Evidence of what one bishop described as the "end of the world" plague has been unearthed by Italian archaeologists in Egypt.
Archaeologists with the Italian Archaeological Mission to Luxor [MAIL] recently discovered a large monument used as a burial site in modern-day Luxor. The monument contained some human remains covered in lime, as well as bones charred by a giant bonfire. The archaeologists believe this evidence, along with the nearby discovery of three kilns used to make lime, are proof that the momentous plague of the 3rd Century A.D. that wiped out vast portions of the Roman Empire, including Egypt.
Francesco Tiradritti, director of the MAIL, told LiveScience that in ancient times, the lime was considered to be a disinfectant, and was likely used on the bodies in an attempt to halt the spread of infection. The bodies of plague victims were also burned, again to stop further contamination. more >>
A fisherman from the Kemerovo region of Siberia recently uncovered a 4,000-year-old statuette, suspected to be a pagan god from the Bronze Age.
Nikolay Tarasov, a 53-year-old fisherman, was pulling his net in on the shores of a river in his home of Tisul, in the Kemerovo region, this week when he discovered a small statuette with a face peering up from the net among the carp and other fish he had caught.
"Me and a friend were walking on the river bank with nets, when suddenly it got stuck with something," he told The Siberian Times. "I found the object, freed the net and was about to throw it back in the water – but at the last second I looked at it more closely," Tarasov, who also works as a truck driver, added. more >>
Archaeologists claim to have recovered a tomb near Cairo, Egypt, dating back to 1100 B.C., a find that excavators say adds a new "chapter to our knowledge" about the area.
The tomb was discovered by the Cairo University Faculty of Archaeology at the ancient burial ground of Saqqara, south of Cairo. Mohamed Ibrahim, minister of the country's Antiquities Ministry, told the Associated Press that the tomb belonged to Paser, a guard who protected the army archives and also served as the royal ambassador between ancient Egypt and foreign countries.
Ibrahim added to the AP that this discovery adds "a chapter to our knowledge about the history of Saqqara." The tomb reportedly contains very clear and detailed inscriptions telling of the guard's funeral procession and his future in the afterlife. One image in blue, red and yellow colors shows Paser's wife crying over her deceased husband, while another shows Paser's children offering gifts to the gods. A third relief shows Osiris, the god of the Egyptian underworld, presiding over Paser's funeral. more >>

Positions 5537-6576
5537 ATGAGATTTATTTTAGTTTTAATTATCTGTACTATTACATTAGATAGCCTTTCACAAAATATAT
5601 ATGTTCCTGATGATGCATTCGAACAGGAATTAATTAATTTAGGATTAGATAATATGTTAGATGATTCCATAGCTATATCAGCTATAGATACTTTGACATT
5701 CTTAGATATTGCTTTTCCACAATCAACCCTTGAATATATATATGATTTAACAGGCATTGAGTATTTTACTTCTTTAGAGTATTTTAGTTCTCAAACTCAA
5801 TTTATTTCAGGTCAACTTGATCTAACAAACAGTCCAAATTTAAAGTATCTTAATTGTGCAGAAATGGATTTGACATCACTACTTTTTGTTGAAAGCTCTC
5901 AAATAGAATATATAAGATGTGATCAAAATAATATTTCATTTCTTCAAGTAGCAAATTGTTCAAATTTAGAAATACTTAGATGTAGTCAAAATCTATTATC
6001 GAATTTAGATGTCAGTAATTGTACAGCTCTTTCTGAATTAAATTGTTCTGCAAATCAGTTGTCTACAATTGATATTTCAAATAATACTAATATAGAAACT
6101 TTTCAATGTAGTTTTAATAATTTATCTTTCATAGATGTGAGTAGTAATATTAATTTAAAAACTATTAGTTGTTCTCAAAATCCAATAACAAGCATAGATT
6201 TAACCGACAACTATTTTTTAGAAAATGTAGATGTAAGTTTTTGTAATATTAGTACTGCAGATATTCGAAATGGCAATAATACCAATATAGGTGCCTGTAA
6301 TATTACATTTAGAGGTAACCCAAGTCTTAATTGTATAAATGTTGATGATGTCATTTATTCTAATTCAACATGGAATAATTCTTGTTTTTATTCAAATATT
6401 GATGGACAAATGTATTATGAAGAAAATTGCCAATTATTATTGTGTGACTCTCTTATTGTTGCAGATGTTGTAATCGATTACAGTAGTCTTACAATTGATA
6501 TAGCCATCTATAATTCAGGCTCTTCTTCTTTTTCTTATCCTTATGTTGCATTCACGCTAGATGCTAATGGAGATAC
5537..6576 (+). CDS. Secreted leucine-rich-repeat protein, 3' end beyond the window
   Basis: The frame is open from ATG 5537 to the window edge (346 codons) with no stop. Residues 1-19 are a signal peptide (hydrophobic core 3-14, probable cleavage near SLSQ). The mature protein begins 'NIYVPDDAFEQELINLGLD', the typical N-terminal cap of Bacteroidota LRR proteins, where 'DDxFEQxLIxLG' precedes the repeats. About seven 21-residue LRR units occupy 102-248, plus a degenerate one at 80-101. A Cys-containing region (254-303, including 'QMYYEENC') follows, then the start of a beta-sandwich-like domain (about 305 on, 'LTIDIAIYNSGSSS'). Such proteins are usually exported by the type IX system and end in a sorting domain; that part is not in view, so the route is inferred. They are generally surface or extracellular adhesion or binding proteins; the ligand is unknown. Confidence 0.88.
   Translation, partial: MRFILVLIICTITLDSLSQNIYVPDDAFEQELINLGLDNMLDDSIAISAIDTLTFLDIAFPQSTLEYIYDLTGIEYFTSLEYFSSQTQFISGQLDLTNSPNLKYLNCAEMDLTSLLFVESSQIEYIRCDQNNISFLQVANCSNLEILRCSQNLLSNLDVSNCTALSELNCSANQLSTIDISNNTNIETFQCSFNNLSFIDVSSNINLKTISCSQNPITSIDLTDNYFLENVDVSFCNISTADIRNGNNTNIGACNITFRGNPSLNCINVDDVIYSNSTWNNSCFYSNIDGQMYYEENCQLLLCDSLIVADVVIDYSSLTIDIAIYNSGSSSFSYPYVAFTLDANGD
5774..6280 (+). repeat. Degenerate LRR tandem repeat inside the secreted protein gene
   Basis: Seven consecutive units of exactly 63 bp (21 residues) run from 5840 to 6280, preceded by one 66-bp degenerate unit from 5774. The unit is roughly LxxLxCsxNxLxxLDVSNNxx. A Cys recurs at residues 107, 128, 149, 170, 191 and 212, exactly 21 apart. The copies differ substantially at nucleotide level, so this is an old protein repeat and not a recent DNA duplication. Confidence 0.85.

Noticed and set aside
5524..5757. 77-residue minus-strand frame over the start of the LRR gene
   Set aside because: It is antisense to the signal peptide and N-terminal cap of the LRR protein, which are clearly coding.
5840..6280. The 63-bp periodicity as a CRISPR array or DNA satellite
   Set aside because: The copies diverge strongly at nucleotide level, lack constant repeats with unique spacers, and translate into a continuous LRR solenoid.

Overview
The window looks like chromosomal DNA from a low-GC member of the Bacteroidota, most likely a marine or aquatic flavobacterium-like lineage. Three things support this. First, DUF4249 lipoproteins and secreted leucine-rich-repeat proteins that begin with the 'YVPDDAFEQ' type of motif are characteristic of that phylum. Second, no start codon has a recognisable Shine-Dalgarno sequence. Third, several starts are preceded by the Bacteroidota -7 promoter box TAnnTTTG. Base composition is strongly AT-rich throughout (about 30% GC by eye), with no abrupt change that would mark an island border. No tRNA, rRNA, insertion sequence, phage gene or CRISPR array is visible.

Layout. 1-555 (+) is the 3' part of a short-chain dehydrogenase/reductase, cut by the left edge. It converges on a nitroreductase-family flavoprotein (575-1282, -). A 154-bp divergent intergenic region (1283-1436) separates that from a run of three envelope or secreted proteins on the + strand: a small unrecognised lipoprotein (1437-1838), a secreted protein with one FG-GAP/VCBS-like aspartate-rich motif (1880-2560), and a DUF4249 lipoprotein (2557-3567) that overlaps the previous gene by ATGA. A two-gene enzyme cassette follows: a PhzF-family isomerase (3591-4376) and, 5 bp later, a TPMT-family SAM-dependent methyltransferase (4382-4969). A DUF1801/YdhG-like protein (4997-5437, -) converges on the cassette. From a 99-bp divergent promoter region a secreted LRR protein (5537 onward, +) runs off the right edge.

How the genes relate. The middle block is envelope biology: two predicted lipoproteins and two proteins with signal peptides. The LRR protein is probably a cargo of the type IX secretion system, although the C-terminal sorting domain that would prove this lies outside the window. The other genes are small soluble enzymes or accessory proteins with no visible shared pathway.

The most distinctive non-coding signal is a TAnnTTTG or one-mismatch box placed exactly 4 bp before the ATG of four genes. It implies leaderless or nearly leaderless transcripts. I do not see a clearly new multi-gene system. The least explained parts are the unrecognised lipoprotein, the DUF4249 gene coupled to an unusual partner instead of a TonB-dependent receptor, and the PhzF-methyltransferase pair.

The legendary citadel captured by King David in his conquest of Jerusalem has reportedly been discovered by an Israeli archaeologist, though some critics have questioned linking the discovery to the biblical account.
"This is the citadel of King David, this is the Citadel of Zion, and this is what King David took from the Jebusites," said the archaeologist, Eli Shukron, who worked for Israel's Antiquities Authority before leaving to become a lecturer and tour guide. "The whole site we can compare to the Bible perfectly."
The Associated Press reported that the $10 million excavation took place in the Arab neighborhood of Jerusalem, and was financed by a group that settles Jews in Arab areas of east Jerusalem. The Elad Foundation is also said to be privately funded by Jewish donors in the U.S. And the U.K. more >>
A group of Spanish archaeologists claim they may have recovered one of the earliest images of Jesus Christ, painted on the inside of a 6th Century, underground structure near burial tombs in Upper Egypt alongside Coptic inscriptions and plant motifs.
Josep Padro of the Catalan Egyptology Society led a team of archaeologists in discovering the image, which was painted on the wall of an underground structure among burial tombs in the ancient city of Oxyrhynchus in Upper Egypt. The town has been considered to be archaeologically rich because of its ancient people's worship of the Egyptian God Osiris, but this most recent find is from much later, the 6th Century, and relates to the Christian religion.
As Padro told La Vanguardia newspaper, his team discovered "five or six coats of paint on the walls [in the underground structure], the last of which was from the Coptic period of the first Christians." more >>
50 mummies in the Valley of the Kings in Egypt were discovered recently and researchers from the University of Basel in Switzerland believe the remains date back 3,300 years to between 1567 and 1085 B.C. The skeletal remains of princes, princesses and infants had already been raided, however, most likely by bandits thousands of years ago, according to reports.
The 50 mummies in the Valley of the Kings are located along the West Bank of the Nile, about 312 miles south of modern-day Cairo, Egypt. The research was conducted by the University of Basel in conjunction with the country's antiquities officials, who may allow the mummies to be displayed in museums after studying them.
"The immense necropolis contains the remains of mummies that could have been members of the royal family," Egyptian officials from MENA told Reuters. Hieroglyphs indicated the mummies could be related to Thutmose IV and Amenhotep III, who led Egypt in about the 14th century B.C., Live Science reported. more >>